My sister was married “over the anvil” last week. As this is probably unclear to anyone who doesn’t read Regency romances, it means that she was married in a blacksmith’s shop in Gretna Green, Scotland. Gretna Green is located just over the border from England, and its blacksmith’s shop has been a favorite place for elopements for centuries. Today, one can get there from London in less than six hours using the M1 and M6 motorways. As my sister and her new husband live in Carlisle, it’s literally just across the border, less than ten miles away.
One reason to elope is to have a simple, no-fuss, inexpensive wedding. A second reason is to avoid local legal requirements. There are a couple of places in the United States that fulfill the same function as Gretna Green: Las Vegas, Nevada, and Elkton, Maryland. Elkton is where Interstate 95 (the main north-south East Coast highway) crosses from Delaware into Maryland. Marion Zimmer and Robert Bradley eloped there from New York in 1949 (she was 19, but the age of majority was 21 rather than 18 back then), and one of my classmates eloped from Richmond when we were in college (I think his bride was too young to marry in Virginia). Nevada is another state where getting married is easy: no waiting period and no blood tests. Mercedes Lackey and Larry Dixon married there, but I believe it was because it was a central location for their families (it was a fun wedding, too).
In England, with its established church, the laws governing marriage during the Regency period were similar to the requirements still in use in the Church of England today. In order to be married in church you must either have the banns read in your parish or parishes on three Sundays before the wedding (which means that everyone is going to know about your plans, and if the groom has an insane wife locked up in the attic, someone can tell the vicar before the ceremony--Jane Eyre might have appreciated that), or you must get a license, which can be expensive and is not automatically granted. Scotland, on the other hand, had Marriage by Declaration until 1939. No banns, no waiting period; all a couple had to do was stand up in front of two witnesses and declare their intent to be married.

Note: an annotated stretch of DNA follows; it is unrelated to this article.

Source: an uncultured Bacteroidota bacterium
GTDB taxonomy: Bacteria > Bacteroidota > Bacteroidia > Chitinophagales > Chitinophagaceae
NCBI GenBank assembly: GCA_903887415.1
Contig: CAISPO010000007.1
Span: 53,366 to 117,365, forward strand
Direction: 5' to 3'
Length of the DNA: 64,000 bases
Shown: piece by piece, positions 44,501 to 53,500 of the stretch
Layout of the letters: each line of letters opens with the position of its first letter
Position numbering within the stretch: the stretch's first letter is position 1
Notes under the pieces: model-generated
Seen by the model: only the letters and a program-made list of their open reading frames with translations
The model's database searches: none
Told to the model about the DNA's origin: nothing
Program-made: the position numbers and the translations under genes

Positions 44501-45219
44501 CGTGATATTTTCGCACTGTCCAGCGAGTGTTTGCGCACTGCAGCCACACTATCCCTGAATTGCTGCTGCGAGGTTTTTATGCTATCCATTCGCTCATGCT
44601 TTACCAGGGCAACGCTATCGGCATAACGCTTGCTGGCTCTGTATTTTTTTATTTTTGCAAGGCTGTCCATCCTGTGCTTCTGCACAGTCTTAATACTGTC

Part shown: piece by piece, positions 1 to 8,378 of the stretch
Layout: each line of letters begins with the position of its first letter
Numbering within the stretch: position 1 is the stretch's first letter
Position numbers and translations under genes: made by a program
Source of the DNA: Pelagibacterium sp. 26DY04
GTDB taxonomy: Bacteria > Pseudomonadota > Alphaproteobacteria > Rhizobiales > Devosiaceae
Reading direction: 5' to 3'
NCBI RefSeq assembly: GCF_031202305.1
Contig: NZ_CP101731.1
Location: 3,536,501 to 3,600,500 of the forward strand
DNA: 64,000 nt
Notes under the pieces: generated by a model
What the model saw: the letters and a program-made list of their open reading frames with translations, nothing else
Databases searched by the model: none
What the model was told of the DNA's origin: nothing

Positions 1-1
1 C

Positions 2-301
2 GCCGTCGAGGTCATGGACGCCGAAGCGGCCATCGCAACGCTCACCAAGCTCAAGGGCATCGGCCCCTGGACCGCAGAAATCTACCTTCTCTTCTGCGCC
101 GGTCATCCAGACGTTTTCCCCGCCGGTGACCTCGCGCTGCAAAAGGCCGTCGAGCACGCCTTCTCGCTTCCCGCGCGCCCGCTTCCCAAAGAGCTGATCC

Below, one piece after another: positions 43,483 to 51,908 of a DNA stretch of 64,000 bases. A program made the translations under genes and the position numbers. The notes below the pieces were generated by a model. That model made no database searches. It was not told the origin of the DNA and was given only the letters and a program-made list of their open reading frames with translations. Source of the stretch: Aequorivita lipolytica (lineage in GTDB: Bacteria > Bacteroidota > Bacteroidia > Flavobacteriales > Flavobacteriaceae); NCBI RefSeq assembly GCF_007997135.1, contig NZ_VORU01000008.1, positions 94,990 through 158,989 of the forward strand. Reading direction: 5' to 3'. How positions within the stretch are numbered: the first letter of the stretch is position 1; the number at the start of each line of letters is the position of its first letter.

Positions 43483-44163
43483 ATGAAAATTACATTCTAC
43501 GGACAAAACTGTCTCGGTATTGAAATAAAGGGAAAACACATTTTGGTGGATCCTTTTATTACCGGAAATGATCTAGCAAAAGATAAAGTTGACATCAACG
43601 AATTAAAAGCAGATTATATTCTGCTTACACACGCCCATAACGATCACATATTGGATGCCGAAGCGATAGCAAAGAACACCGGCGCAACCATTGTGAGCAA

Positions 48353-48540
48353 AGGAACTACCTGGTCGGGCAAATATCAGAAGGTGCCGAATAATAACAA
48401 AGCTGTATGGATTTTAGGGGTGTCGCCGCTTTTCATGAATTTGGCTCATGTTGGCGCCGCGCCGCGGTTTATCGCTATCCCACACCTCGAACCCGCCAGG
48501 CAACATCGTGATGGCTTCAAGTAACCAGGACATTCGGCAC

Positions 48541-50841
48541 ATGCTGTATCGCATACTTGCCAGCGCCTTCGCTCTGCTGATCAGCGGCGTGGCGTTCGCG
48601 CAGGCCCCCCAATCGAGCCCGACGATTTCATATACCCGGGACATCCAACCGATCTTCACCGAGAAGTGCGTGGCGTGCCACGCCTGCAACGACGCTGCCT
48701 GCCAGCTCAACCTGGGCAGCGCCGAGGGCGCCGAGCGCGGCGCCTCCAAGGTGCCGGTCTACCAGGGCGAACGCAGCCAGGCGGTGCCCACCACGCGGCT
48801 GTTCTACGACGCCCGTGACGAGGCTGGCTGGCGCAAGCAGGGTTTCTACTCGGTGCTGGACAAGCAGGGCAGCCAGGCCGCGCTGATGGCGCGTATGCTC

Actually, getting married in the church is more difficult now than it was in the early 1800s. In addition to the banns or a license (or in America, the banns and a license), the church also requires pre-marital counseling. (Now that the state allows you to get divorced, the church wants to be sure you won’t.) Depending on the church, a couple may have to produce baptismal certificates, go through interviews with the priest in addition to the standard classes, and even produce friends to be interviewed about the state of the relationship. Between that and the dresses/tuxedos, music, flowers, photos, videos, finding a venue for the reception, arranging seating so that feuding family and friends are kept separated...you know, elopement may be the way to go after all.